Funeral Home Blocked From Performing Eco-Friendly "Liquid Cremation"

Illustration for article titled Funeral Home Blocked From Performing Eco-Friendly Liquid Cremation

An Ohio funeral director has been effectively banned from offering a procedure called alkaline hydrolysis, or liquid cremation, even though it's believed to be better for the environment than cremation.

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Edwards Funeral Service in Columbus has used the method on 19 bodies this year, but the Associated Press reports that the Ohio Department of Health has issued a memo telling local officials to stop issuing the permits necessary for body disposal if alkaline hydrolysis is used.

It seems the opposition to the procedure is due to the fact that it sounds totally disgusting, but most people would probably find a detailed description of cremation or embalming just as disturbing. The process involves using a water and lye solution, high heat, and 60 pounds of pressure per square inch to destroy bodies in a steel cylinder. This leaves a liquid that can be safely poured down a drain and bones that can be ground into powder to be spread like ashes.

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"I think burning a body at 2,000 degrees has more of a ‘yuck factor' to it than putting it into a solution where it's just naturally going to break down," said James Olson, chairman of the National Funeral Directors Association's green burial work group.

Edwards says he plans to sue the state because there's no law against liquid cremation. AOL News reports the procedure is commonly performed by veterinarians, as well as the Mayo Clinic in Minnesota, which uses it on cadavers donated for medical research.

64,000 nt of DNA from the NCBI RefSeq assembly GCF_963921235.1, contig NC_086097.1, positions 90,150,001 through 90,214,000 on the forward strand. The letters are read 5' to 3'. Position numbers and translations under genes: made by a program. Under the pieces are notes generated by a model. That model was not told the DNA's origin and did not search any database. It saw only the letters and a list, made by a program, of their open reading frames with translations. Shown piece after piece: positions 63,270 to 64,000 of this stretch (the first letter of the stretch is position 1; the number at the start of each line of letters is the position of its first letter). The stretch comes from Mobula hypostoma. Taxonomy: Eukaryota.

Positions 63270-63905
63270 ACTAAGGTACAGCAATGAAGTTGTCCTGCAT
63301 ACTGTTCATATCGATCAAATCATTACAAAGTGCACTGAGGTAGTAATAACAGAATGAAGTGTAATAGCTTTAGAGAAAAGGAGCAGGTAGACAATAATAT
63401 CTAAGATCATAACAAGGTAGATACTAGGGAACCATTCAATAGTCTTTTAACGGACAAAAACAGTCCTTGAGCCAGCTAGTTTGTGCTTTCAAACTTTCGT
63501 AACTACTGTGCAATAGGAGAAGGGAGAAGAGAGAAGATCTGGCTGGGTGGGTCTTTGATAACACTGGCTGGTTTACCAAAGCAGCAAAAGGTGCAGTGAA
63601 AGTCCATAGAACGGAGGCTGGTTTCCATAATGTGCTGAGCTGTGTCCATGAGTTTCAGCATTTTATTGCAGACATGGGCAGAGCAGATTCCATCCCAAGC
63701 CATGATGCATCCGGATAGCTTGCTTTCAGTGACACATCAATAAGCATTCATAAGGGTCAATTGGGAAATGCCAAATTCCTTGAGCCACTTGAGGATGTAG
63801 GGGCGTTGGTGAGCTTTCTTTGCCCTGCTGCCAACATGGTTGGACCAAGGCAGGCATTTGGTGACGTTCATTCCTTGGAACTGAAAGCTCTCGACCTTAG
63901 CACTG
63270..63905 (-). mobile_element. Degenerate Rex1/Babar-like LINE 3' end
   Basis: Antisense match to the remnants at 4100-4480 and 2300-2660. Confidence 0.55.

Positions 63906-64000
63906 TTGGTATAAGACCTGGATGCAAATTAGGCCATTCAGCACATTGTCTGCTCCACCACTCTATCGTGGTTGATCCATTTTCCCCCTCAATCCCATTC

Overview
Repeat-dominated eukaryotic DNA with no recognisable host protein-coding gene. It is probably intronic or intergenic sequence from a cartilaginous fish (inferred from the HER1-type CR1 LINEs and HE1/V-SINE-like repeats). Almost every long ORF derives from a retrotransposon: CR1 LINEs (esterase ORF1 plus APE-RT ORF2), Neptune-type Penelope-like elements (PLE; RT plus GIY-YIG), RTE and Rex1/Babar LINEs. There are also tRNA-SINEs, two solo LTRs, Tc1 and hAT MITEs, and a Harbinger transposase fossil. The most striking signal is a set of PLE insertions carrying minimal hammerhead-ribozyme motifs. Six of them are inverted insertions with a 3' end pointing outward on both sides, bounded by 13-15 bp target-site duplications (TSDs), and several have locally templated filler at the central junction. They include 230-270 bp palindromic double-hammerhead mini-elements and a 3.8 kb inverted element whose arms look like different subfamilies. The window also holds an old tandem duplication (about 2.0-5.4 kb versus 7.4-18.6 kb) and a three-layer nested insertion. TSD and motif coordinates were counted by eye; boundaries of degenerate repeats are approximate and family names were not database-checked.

"There's no really pretty way to exit the planet," says Terry Regnier, director of anatomical services at the Mayo Clinic, "But I'd use this on my mom or dad." Other funeral homes across the country are considering offering the procedure, but since they'll have to challenge Americans' views on burial customs first, it may be a long time before it's available to the public.

Regulators Block Ohio Funeral Home From Using New Cremation Alternative That Dissolves Bodies [AP]
Ohio Says Funeral Home Can't Use Liquid Cremation [AOL News]

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DISCUSSION

freakalina
T. L. Morgendorffer

Off and on for about 6 years I worked in various funeral homes as a hair & makeup artist. Yes, it was creepy at first. Well, it was always a little creepy but a girl's gotta pay her bills, right?

Anyway, I'd seen embalmings, body prep and the incinerator but nothing prepared me for the day an exhumed casket came in. It was one large room and I was in one corner and they were in the other, maybe 15 feet away. The casket had been an airtight, top of the line burial Lexus retailing for something around $20,000 as I recall. They opened the casket so the guy from the medical examiner's office could take out the body and transport it to the city morgue.

You have never seen 5 grown men who work with death every day ever look as horrified as they did standing around that casket. One of the guys looked over at me and put his hand up. "I know you have a strong stomach but you really do not want to see this".

So, I walked straight over and looked in to something I will not describe. Imagine the grossest fake body you have ever seen on any tv show. The one that made you look away even though you knew it was just plastic, jello and corn syrup. Now double that and add in the kind of smell that makes you want to start punching yourself in the face to make it stop. The worst part was, the guy had only been in the ground less than a year.

I made out a will that day with very specific burial instructions that in no way involve embalming, caskets or the ground. Looks like I will need to add this procedure to the list of things I absolutely WANT done as an alternative to cremation if it is available.

Plus, if I end up in a casket propped up with piss poor makeup wearing some shitty pantsuit I will go full on zombie up in that place.